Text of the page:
Bass is not as powerful and deep as that of the Zen 2.0, yet it has adequate presence and impact to sound lively and intense. In fact it’s not perfectly neutral and is a bit more abundant than what’s ideal, especially in the mid-bass region, resulting in a warm overall character. Despite not being especially deep, the bass on the Zen Lite has enough presence and power to be felt; even tracks such as Massive Attack’s Angel – which usually is a good track to test headphones for bass – sound good, though the lack of the lowest frequencies can’t be ignored. Quality is good, yet it is not devoid of criticism: it’s not really fast and it doesn’t make drumbeats sound immediate and with the right sense of impact. There’s also a bit of muddiness as separating the various parts is sometimes difficult. It’s still enjoyable, but it is a clear step down from the full-size Zen.
Although midrange is mostly balanced and relatively neutral, it has to be noted that that there is a slight emphasis in the upper region. As a consequence, high-pitched instruments such as electric guitars are a bit sharper than usual. This has little effects on other things, though: sibilance is almost entirely absent, despite crisp – well, almost sharp – detail in the upper region. Teardrop by Massive Attack (from the same album as Angel, the incredible Mezzanine) has lots of typically sibilant sounds (“s” and “t”) that are instead tame, while simultaneously displaying how good detail is in portraying the crackle in the background. When it comes to quality, there is a good level of detail and enough clarity to hear the different parts without much mixing. Speed is again not the best quality, but it’s enough to feel picked instruments.
There is decent extension in the treble area, though the roll-off is pretty fast, leaving just a bit of air. Presence is not something to worry about, as treble is pictured with the correct quantity and appears right where it should be. There is also enough detail, though it’s not as good as to allow to hear all the smallest nuances and micro-details. This is apparent when listening to tracks with cymbals and other similar instruments, such as Dave Brubeck’s Blue Rondo a la Turk (a favourite of mine): the small details are lost there, slicing off an otherwise important part of the track.
A brief comparison with other earbuds:
- Venture Electronics Zen 2.0 Omega Edition: the Zen 2.0 are immensely superior in every possible sense – be it detail retrieval (especially in the treble region), soundstage, imaging, instrument separation, speed… You name it. The only thing they have in common is tuning, though the Zen 2.0 offer slightly more extended bass and better treble extension and accuracy. The Zen Lite sounds like a watered down, dampened Zen – they are no match for the bigger version.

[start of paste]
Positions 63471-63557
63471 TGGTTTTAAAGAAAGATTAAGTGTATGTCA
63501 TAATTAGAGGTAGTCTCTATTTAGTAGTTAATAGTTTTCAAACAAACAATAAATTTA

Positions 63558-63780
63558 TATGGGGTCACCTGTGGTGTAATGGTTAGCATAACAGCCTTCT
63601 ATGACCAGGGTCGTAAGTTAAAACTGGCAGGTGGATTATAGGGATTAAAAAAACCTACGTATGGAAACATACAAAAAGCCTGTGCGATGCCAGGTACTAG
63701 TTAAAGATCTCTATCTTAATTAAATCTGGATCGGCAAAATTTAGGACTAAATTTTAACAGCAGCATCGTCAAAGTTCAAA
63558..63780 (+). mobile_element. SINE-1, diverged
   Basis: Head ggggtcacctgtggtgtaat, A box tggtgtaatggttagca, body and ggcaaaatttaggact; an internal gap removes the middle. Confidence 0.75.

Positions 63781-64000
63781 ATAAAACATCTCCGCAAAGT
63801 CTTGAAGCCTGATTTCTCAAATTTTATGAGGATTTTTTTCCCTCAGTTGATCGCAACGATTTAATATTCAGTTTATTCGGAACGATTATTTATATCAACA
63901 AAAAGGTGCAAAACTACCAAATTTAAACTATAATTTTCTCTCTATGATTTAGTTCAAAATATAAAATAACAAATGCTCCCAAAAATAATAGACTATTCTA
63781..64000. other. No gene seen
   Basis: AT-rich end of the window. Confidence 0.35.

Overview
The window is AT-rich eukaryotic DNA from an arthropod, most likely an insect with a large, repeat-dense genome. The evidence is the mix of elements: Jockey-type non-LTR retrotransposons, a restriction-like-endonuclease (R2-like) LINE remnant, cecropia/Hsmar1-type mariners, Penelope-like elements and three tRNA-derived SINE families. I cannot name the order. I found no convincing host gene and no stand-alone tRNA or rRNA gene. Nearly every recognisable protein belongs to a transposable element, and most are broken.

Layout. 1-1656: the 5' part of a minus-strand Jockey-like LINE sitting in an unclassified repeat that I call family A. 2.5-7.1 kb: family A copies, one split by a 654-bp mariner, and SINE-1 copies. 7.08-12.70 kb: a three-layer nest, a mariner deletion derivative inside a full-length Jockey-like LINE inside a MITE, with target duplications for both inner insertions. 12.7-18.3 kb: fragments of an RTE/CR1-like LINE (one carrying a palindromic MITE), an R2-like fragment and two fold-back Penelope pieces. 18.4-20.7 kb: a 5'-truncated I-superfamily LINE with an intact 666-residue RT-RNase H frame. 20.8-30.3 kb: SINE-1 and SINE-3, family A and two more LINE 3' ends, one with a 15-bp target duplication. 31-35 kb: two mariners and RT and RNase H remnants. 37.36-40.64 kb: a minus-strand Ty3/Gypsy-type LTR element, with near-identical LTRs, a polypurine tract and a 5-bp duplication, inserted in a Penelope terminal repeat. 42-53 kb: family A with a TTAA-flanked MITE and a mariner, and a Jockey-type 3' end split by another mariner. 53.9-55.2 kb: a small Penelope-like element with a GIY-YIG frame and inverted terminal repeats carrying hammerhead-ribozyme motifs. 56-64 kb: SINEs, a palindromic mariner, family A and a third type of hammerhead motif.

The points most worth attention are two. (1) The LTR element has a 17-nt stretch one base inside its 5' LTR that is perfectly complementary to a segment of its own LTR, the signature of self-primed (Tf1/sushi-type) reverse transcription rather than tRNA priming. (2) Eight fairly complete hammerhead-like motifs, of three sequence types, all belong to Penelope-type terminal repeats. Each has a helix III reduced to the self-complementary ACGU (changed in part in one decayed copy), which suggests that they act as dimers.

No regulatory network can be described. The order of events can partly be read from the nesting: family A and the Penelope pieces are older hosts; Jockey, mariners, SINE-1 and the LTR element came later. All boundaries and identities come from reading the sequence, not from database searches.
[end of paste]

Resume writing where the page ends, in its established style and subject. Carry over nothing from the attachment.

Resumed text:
- Venture Electronics Asura 2.0s: the Asura 2.0s are much more focused on the midrange, which is a lot more forward than on the Zen Lite, with a bright overall tone. This makes them more energetic and vivid, and with a wider soundstage too. There’s also a lot more emphasis on treble, which comes also out as more detailed. The Zen Lite are better in terms of bass depth and have a somewhat more balanced tuning, but that’s pretty much it.
The Venture Electronics Zen Lite is a smaller, lighter and more comfortable version of the renowned Zen 2.0. It is a smaller sibling in every sense, as it also has less technical ability. Its signature is more balanced, though, and this makes them appealing for a wider public. The downgrade is significant but not as massive as to make them sound like low-end earbuds, and in act the Zen Lite come out as halfway between an Asura and a Zen – quite literally a lite version of a Zen.
All considered, it is a good product that brings many of the strengths of the Zen line to a nimbler package. At this point I would be quite curious to see (and hear) an Asura Lite, but I digress. Though not as capable, the Venture Electronics Zen Lite is priced at the same level as the bigger sibling, and that may be its only true weakness – for my part, I would choose the “full-size” Zen over the Lite version. This is why it’s the same Venture Electronics that recommends the Lite to those looking for a smaller package without hiding it is an inferior product in terms of sound. What’s sure is that the balanced tuning and good technical ability of the Zen Lite make it unique in VE’s line-up, and definitely worth a shot.